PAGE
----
Kawasaki Ninja ZX-11

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Ninja ZX-11
1997 Kawasaki ZZR 1100 D Model
Manufacturer Kawasaki
Also called ZZ-R1100
Production 1990-2001
Predecessor ZX-10
Successor ZZ-R1200/ZX-12R
Class Sport bike or sport tourer
Engine 1,052 cc (64.2 cu in) four-stroke, liquid-cooled, 16-valve DOHC, inline-four
Top speed 176 mph (283 km/h)[1][2]
Power 134.4 hp (100.2 kW) (rear wheel) [3] 145 bhp (108 kW) @ 10,500 rpm (claimed)[4]
Torque 78.8 lb⋅ft (106.8 N⋅m) (rear wheel)[5]80.0 lb⋅ft (108.5 N⋅m)@ 8,000 rpm (claimed)[2]
Transmission 6 speed
Weight 549 lb (249 kg)[2] (dry)
603 lb (274 kg)[5] (wet)
Fuel consumption 42.7 mpg‑US (5.51 L/100 km; 51.3 mpg‑imp)[5]
1992 Kawasaki ZX-11 C Model

The Kawasaki Ninja ZX-11 (or ZZ-R1100) is a motorcycle that was produced from 1990 to 2001. It was marketed as the ZX-11 Ninja in North America and the ZZ-R1100 in the rest of the world. The C-model ran from 1990 to 1993 while the D-model ran from 1993 to 2001. The ZX-10 was the predecessor of the ZX-11 Ninja.

Competition for fastest production motorcycle

With a record top speed of 169–176 mph (272–283 km/h) the ZX-11 was the fastest production motorcycle for six years, from its introduction in 1990 through 1995, when it was surpassed by the 1996 Honda CBR1100XX.[5][6][7][8] When the bike was introduced in 1990, the nearest production bike top speed was 16 km/h (9.9 mph) slower and it belonged to the ZX-10, the bike that Kawasaki was replacing with the ZX-11. The ZX-11 also had a ram air induction system.[4][6] The 1990 ZX-11 C1 model got a Ram-air intake, the very first on any production motorcycle.[9][10] The 1997 ZX-11's quarter mile time was 10.43 seconds at 131.39 mph (211.45 km/h).[5]

In 2000 the Kawasaki Ninja ZX-12R was introduced. The ZX-12R was designed to be more of a pure sportbike. It was much anticipated since the Suzuki GSX1300R Hayabusa held the title for fastest production bike when it was introduced in 1999. European governments threatened to ban high speed motorcycles, leading Kawasaki to de-tune the ZX-12R prior to its release.[4][11][12][13][14] Starting at the very end of 1999, a gentlemen's agreement between larger European and Japanese manufacturers has limited production motorcycle top speeds to 300 km/h (186 mph),[4][11][1]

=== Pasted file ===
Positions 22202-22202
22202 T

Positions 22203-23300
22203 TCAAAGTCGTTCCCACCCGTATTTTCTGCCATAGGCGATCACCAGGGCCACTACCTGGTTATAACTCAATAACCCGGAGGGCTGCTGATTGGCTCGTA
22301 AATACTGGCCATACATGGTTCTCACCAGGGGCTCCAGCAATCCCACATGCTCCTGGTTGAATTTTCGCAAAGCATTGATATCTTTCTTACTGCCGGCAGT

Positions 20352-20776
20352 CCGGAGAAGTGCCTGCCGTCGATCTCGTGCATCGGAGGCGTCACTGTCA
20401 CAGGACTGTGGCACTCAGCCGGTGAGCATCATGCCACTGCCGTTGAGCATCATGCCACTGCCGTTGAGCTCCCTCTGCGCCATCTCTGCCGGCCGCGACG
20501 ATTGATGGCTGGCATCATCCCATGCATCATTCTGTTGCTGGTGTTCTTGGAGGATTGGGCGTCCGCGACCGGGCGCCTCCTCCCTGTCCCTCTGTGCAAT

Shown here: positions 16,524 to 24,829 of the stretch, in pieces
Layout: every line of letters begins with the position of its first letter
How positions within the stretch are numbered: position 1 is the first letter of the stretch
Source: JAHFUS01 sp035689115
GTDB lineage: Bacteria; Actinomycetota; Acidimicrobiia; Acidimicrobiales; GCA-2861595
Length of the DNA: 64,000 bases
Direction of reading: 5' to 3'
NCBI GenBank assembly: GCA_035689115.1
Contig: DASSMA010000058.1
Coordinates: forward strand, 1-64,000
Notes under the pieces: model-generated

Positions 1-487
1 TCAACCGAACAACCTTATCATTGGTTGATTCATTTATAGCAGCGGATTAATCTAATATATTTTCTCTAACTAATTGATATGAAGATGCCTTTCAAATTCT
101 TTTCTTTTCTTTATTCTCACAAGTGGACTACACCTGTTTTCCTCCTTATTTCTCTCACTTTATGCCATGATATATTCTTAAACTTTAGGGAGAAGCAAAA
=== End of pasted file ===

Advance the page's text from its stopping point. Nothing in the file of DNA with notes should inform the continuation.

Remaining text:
In 2002 the Kawasaki ZZ-R1200 was released, which is a sport tourer and more akin to the ZX-11.

See also


  1. ^ a b Burns, John (April 2, 2012), "Fifty Years of "Do You Have Any Idea How Fast You Were Going?" A brief history of Ludicrous Speed", Cycle World, Archived from the original on April 7, 2012, retrieved November 5, 2012
  2. ^ a b c Burns, John (December 24, 2013). "30 Years of Ninjas: 1984 GPz900 Ninja to 1990 ZX-11!". Cycle World. Retrieved February 18, 2016.
  3. ^ "2002 Kawasaki ZZR1200 Motorcycle Test". Motorcyclist. February 24, 2009. Retrieved February 18, 2016.
  4. ^ a b c d Ker, Rod (2007), Classic Japanese Motorcycle Guide, Sparkford, UK: Haynes Publishing, pp. 226–227, 230, ISBN 184425335X
  5. ^ a b c d e "Performance Index '10" (PDF), Motorcycle Consumer News, Bowtie Magazines, 2010, retrieved 2011-02-14
  6. ^ a b Brown, Roland (2006), The Ultimate History of Fast Motorcycles, Bath, UK: Parragon, pp. 214–215, ISBN 1-4054-7303-7
  7. ^ Holmstrom, Darwin (2001), The Complete Idiot's Guide to Motorcycles (2nd ed.), Alpha Books, p. 346, ISBN 0-02-864258-9
  8. ^ Hunt, Phil; McKay, Malcolm; Wilson, Hugo; Robinson, James (2012), Duckworth, Mick, ed., Motorcycle: The Definitive Visual History, DK Publishing, Penguin Group, p. 193, ISBN 978-1-46540-088-8Duckworth says the ZZ-R1100 became the fastest production bike in 1994, not 1990. Need to follow up and clarify.
  9. ^ Burns, John (December 24, 2013). "30 Years of Ninjas: 1984 GPz900 Ninja to 1990 ZX-11!". Cycle World. Retrieved June 10, 2016.
  10. ^ "Ram Air: Test". Sport Rider. October 1999. Retrieved February 3, 2016.
  11. ^ a b Brown, Roland (2 October 1999), "200mph superbike has its makers scared", The Times (1F ed.), London, UK: News Corporation, p. 53, ISSN 0140-0460
  12. ^ Boule, Joe (21 July 2000), "Putting the brakes on big bikes: Kawasaki backs off 300 km/h barrier amid rumours of a speed cap; [Final Edition]", Ottawa Citizen, Ottawa, Ontario: James Orban, p. C.1.FRO, ISSN 0839-3222
  13. ^ Cole, Bernard (14 March 1999), "High-speed fears over superbikes. [Early Edition]", Sunday Mercury, Birmingham, UK: Trinity Mirror, p. 6, ISSN 0039-5242
  14. ^ Richardson, Mark (3 July 1999), "Adrenalin rush should not be a prelude to death; Young novices and fast bikes don't mix", Toronto Star (1st ed.), Toronto, Ontario: B.H. Honderich, p. 1, ISSN 0319-0781
Preceded by
Bimota YB6 EXUP
Fastest production motorcycle
Succeeded by
Honda CBR1100XX
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